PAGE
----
The power and necessity of regular prayer
Regular columnist James Knight reminds us why prayer is such an important component in our daily lives.
It's a new year, and our church is beginning a 21 day period of prayer and fasting. With that in mind, I thought I'd offer some encouragement about the power and necessity of daily prayer in our lives.
The more I’ve matured as a Christian, the more I’ve tried to prioritise prayer time in my very busy daily schedule. There are different types of prayer, of course; vocal prayer is great for praising, worshipping, supplication, and encouraging and helping others; and silent prayer is great for being still and listening and receiving what God wants to impart to us as we "Seek first the Kingdom of God". And all are valuable at different times, with different spiritual needs, alongside trying to retain a healthy body and a healthy mind.
From my experience, the more time we spend in prayer, the more we know we need even more time praying. It's like that maxim "If you want something done, ask a busy person". It's not that the busy person has more time to get that additional thing done, it's that the qualities that usually make a person successfully busy are the same qualities that increase the chances that they're the best person to get things done. Similarly, it's not that praying lots means you have loads more free time for additional prayer - it's that those who pray lots get even more of a sense of how precious and valuable prayer time is, and are the ones most likely to know the value of praying even more.
Conversely, a lack of prayer is like keeping the curtains closed and trying to scrabble around the house with a candle. Daily prayer is like opening the curtains and allowing a prodigious burst of sunlight to illuminate our whole home. With the illuminations of daily prayer, we’ll keep discovering things and seeing them from an enlightened perspective, with a sense of clarity not possible through the dim flickering of candlelight.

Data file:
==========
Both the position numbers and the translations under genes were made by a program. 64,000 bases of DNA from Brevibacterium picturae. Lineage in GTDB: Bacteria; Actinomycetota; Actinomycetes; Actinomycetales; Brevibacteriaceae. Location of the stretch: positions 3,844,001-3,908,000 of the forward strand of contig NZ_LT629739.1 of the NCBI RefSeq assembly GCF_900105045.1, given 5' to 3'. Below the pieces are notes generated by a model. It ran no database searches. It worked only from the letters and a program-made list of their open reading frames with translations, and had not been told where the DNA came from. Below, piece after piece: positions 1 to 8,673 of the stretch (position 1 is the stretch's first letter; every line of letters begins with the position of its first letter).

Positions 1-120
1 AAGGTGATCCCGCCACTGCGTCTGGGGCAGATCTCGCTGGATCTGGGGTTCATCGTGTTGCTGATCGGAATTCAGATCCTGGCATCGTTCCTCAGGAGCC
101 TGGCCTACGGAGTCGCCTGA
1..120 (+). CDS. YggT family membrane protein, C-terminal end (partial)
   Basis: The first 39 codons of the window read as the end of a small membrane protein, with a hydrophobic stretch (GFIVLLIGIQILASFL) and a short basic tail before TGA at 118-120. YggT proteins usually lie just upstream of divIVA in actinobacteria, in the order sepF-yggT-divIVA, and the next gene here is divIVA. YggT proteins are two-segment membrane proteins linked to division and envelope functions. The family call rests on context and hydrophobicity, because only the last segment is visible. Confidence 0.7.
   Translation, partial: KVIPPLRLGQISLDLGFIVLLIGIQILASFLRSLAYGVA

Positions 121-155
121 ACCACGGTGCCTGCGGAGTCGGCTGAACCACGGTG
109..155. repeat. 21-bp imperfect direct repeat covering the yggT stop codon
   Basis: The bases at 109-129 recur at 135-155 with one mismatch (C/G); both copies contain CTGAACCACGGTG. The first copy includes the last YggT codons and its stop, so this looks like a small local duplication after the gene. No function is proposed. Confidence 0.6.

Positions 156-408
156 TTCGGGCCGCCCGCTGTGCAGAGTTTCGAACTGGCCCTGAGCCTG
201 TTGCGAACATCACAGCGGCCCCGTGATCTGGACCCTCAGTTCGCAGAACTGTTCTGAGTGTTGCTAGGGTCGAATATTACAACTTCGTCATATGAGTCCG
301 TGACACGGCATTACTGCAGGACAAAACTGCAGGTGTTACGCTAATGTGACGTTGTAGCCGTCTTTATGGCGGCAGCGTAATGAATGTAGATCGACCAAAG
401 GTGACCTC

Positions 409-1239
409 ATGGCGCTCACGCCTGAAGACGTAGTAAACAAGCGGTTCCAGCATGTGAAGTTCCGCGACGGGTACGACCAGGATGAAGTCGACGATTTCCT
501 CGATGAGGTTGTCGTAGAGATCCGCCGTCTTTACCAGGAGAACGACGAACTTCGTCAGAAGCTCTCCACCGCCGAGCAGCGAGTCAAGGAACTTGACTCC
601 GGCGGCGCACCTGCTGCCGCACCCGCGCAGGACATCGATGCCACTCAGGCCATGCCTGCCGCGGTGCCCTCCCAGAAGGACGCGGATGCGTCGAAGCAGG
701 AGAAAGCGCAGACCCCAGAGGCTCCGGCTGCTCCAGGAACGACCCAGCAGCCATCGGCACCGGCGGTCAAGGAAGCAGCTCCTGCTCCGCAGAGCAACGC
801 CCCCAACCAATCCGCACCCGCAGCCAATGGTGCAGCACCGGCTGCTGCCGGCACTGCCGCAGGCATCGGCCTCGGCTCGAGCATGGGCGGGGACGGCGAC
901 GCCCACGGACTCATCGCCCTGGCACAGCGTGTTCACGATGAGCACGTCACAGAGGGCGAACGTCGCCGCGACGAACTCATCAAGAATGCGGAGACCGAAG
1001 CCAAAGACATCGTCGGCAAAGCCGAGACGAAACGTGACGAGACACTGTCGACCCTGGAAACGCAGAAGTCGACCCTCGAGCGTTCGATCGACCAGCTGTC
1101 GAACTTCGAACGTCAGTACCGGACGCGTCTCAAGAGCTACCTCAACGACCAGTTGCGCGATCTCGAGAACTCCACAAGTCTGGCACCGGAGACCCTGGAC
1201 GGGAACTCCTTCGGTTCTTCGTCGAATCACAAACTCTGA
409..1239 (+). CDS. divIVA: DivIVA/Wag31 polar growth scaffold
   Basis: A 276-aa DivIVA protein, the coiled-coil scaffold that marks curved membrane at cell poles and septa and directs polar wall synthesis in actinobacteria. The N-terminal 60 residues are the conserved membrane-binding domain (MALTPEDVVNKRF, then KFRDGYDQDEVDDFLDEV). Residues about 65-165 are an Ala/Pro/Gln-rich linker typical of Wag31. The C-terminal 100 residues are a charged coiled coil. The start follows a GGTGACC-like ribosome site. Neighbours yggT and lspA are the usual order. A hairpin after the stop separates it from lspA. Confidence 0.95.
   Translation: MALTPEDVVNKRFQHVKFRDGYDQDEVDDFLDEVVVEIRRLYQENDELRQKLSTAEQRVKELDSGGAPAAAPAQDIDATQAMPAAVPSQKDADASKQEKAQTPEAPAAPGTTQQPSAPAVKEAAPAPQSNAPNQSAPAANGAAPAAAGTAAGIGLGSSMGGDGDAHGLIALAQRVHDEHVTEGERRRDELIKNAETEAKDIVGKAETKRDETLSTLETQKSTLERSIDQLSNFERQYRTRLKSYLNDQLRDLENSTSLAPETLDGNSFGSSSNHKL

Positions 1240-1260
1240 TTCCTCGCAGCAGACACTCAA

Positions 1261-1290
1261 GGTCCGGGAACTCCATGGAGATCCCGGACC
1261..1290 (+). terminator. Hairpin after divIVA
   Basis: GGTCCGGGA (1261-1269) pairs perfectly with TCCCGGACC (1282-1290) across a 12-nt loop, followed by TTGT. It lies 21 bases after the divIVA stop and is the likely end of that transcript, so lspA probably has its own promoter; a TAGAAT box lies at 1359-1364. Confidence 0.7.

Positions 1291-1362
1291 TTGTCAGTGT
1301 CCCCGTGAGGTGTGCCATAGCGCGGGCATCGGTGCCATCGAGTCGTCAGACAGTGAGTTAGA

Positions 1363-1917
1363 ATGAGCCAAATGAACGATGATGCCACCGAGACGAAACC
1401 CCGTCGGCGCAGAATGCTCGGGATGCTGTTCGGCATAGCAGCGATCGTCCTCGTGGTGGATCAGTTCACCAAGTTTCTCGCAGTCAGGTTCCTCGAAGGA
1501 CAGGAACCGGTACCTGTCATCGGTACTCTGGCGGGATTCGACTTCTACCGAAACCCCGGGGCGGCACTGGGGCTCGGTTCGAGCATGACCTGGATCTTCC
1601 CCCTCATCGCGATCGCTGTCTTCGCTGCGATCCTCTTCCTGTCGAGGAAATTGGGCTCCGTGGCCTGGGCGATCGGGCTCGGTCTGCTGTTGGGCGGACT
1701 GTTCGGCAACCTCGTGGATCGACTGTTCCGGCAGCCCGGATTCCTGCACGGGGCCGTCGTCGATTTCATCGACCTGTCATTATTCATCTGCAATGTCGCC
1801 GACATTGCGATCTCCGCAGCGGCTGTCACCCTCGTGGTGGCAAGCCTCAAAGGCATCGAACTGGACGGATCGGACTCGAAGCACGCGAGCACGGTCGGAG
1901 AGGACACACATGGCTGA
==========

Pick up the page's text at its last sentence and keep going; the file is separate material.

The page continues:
Jesus promises us something amazing when it comes to prayers offered to God: ““Ask and it will be given to you; seek and you will find; knock and the door will be opened to you. For everyone who asks receives; the one who seeks finds; and to the one who knocks, the door will be opened.” That is, as long as the prayer asked is of God’s will (and only good prayers are, anyway) and beneficial to us spiritually, then by God’s grace, the prayer will be answered. What a promise. After 20+ years of praying several times every day, I’ve learned that the prayer is always answered, but the prayer is not usually answered immediately, and not always in quite the way we expected. Sometimes, by God’s grace, it is answered immediately, like with a miraculous healing. But mostly we get the answer to prayer gradually, through faith, where God is preparing us, teaching us, and transforming us along the way.
I love the part in Ephesians 3:20 where St. Paul reminds us that God is "able to do immeasurably more than all we ask or imagine, according to His power that is at work within us." This is a call to draw upon the strength of the Holy Spirit's power within us, and not to try to rely on just the strength our own human efforts. In other words, this " immeasurably more" that God can do is far less about what He does in our life around us, but much more about what He does inside us if we will only commit enough time to praying and listening.
One final point - from experience, I sense that God doesn't just want us to sit back and wait for His next revelation, even if we do it honestly and fervently. I think that many of our next revelations occur when we are brave enough to put ourselves outside of our comfort zone, and submit ourselves to the next encounter. Comfort zones can feel like safe places, but I think there are many instances in life where God can't speak to us in the way that we need until we step out into something less comfortable and more challenging.
James Knight is a local government officer based in Norwich, and is a regular columnist for Christian community websites Network Norfolk and Network Ipswich. He also blogs regularly as ‘The Philosophical Muser’, and contributes articles to UK think tanks The Adam Smith Institute and The Institute of Economic Affairs, as well as the London Institute for Contemporary Christianity (LICC).
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